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How do I start my new venture? / The factory playbook

I often end up guiding people through early venture validation - but I've never written that advice down. So here it is, for better or worse, the accumulaton of my venture building experience over the last twenty years distilled into a step by step guide

Luke Ferris

“Do you have a master plan? A venture validation play book?” Asked a wise ex-colleague and reader of one of my recent posts on landing page creation.

I looked at him incredulously: “Of course”, I said.

“Why haven’t you written it down?”

Good question.

Like most of us, any coherent thoughts that come out of my mouth do so because they are part of a mental framework that I’ve built - usually on the shoulders of giants. In this case, many giants. Did the way I pieced together this particular puzzle really add anything new?

After a little introspection, it seems clear that I can hardly preach an agile, MVP mindset and hold tightly to that type of insecurity.

So, with much fanfare, here it is - the accumulation of my venture building experience over the last twenty years distilled into a step by step guide.

It’s based on the three pillars that drive my view of the world: Human centred design, lean startup methodology and agile.

The running order takes us through two supporting elements followed by 8 steps. I’d call them 8 steps to the epiphany, but you know, one of the giants already took that.

  • obligatory caveat. One size does not fit all. This is simply the mental model on which my mind settles by default

It’s very early stage

A little framing first. You won’t see anything beyond the holy grail of product/market fit here.

This isn’t because I don’t think it’s interesting to scale companies, I’ve just spent most of my career working either at the seed end or in already established “startups” like eBay where the scaling part is already done - so it’s what I know.

I also hold the, perhaps misguided hypothesis that if you prime the rocket and aim it correctly at the moon, the journey in-between should be overwhelmingly dull.

What’s the goal?

So what are we trying to achieve?

Find a group of people (segment) who have a burning need (problem) that you can feasibly (economically, technically) solve (solution). Combined, these tell you everything you need to know.

That frequently quoted but ambiguously defined “product/market fit” is all about executing for the above elements. That’s the prize.

To get there you validate each of the elements in turn, which is what the 8 steps below will help you achieve.

You know you’ve hit product/market fit when you have two things:

  • The elements pieced together to create, in essence a small machine (or perhaps a factory is a better analogy). You plug money into the machine and get more money out of it at the other end.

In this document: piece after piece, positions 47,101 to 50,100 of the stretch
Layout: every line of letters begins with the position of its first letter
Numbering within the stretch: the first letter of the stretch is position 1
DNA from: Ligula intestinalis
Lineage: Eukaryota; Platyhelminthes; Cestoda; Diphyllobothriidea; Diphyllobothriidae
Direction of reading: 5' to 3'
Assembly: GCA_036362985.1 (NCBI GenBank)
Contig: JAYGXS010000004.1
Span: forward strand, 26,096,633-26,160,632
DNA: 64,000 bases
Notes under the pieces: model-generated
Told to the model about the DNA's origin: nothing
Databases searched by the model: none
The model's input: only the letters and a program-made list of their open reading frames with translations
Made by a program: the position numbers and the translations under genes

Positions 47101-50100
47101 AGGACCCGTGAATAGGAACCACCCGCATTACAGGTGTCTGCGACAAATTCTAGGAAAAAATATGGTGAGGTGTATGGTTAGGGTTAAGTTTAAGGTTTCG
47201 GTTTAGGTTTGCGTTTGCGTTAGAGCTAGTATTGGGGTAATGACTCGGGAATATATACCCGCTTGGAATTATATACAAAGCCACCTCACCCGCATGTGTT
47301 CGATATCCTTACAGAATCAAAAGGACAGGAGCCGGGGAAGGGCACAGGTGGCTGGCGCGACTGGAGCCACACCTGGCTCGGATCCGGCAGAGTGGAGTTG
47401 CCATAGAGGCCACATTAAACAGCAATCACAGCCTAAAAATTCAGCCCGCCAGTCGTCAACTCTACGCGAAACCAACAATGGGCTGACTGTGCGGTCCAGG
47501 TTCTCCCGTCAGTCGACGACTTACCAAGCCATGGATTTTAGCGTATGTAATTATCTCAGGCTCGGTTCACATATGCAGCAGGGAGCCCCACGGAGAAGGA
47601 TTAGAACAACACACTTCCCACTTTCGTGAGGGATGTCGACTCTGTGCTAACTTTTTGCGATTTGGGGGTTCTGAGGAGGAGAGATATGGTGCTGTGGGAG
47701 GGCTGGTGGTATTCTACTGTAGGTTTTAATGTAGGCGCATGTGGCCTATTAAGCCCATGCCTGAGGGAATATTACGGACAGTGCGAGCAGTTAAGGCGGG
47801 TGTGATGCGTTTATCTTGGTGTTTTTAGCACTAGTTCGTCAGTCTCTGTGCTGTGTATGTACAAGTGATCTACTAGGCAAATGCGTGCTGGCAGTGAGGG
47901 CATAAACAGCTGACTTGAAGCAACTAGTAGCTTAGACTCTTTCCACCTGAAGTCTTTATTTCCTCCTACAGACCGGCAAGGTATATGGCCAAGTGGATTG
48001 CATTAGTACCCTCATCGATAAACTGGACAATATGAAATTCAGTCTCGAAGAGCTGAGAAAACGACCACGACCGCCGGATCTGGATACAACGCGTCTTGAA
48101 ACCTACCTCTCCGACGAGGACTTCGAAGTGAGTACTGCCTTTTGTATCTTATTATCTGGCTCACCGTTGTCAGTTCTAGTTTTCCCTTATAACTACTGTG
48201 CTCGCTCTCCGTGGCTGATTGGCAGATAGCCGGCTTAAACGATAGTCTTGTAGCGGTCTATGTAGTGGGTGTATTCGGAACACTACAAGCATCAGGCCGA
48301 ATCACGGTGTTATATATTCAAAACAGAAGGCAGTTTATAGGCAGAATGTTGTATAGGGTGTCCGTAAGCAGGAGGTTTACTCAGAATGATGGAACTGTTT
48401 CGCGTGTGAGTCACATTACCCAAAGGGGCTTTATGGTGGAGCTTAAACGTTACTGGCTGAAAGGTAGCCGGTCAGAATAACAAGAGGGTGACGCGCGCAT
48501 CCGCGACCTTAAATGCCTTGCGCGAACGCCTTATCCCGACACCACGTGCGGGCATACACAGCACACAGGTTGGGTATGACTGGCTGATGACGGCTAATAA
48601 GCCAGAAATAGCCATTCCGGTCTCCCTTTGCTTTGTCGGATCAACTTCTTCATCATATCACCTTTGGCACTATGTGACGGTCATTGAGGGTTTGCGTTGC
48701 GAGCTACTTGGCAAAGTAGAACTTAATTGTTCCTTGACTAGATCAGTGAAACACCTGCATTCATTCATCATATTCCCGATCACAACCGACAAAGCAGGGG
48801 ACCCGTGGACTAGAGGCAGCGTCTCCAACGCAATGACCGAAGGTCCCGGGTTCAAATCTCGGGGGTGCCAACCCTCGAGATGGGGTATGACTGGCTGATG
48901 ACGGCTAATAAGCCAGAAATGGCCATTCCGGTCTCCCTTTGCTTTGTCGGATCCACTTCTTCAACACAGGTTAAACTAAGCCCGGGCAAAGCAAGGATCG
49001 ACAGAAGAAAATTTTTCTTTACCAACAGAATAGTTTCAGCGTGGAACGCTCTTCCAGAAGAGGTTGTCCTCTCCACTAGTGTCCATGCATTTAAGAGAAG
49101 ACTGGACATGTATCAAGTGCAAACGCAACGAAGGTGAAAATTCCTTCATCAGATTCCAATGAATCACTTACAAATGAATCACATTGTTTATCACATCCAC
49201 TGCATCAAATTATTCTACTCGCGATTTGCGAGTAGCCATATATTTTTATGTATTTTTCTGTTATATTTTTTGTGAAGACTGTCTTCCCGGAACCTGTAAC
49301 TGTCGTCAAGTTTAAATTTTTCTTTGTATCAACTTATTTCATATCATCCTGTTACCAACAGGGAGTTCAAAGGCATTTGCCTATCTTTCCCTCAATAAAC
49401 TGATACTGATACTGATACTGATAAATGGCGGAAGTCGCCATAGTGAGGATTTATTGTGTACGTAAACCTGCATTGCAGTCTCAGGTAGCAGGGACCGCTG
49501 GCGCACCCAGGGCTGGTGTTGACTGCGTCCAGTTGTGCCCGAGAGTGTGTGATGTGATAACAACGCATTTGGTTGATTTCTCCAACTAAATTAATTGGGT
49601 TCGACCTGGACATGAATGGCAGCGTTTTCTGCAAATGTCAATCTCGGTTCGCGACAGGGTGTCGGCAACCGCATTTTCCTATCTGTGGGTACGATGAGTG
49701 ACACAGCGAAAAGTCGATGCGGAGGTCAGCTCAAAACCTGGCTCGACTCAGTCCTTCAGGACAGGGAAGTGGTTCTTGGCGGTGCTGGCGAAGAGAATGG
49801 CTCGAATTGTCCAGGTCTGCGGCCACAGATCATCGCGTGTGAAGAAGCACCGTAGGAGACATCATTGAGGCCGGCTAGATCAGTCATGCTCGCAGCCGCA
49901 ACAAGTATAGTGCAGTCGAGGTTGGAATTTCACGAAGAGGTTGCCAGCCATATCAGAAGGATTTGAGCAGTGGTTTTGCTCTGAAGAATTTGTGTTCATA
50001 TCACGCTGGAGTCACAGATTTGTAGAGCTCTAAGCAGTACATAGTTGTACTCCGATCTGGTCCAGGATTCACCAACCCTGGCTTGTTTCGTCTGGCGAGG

• The market is pulling the solution from you as demonstrated by referral and engagement

And to be clear, you need to know how the machine works - it’s by design, not by chance.

Small scale? Don’t care. It’s the existence of the value creating machine that matters. The important thing is that it’s repeatedly working.

If it is, you can claim product/market fit.

It’s difficult to do it alone

One of my favourite startup quotes comes from Andy Rachleff, formerly of Benchmark Capital:

“When a great team meets a lousy market, market wins. When a lousy team meets a great market, market wins. When a great team meets a great market, something special happens.“

I like it because it points out that the market is the Oscar winning leading lady of this production, overwhelmingly so (and don’t let media portrayal of successful entrepreneurs convince you otherwise - that’s just availability bias) but team and finance are still non trivial supporting cast members.

Finding the right running mates is going to make your life easier and having sufficient money in the bank to keep you in bread and water will stop you from starving - but remember that neither is true success.

Don’t fool yourself that forming the team or raising money already makes you successful.

Neither of those are product/market fit.

Eight steps

Step 1. Carve out a segment worth fighting for (segment/problem)

Figure out who you want to help and in what broad domain. As great designers oft say: “If you’re designing for everyone, you’re designing for no-one” don't be that person.

Is your segment big enough? No? Then do you have a defendable line of sight to solving adjacent problems for other segments? No? Ditch it.

This is back of the envelope territory. If you spend more than a day on this, you’ve worked too long (ex strategy consultants - I'm looking at you)

Step 2. Listen to the segment (segment/problem)

Get out of the building - your customers aren’t in here. Stuck in a pandemic? Get out of the building virtually. People are often bored as hell and are now masters of Zoom - capitalise on that by setting up video calls.

Don’t assume that your segment has the problem you think they do.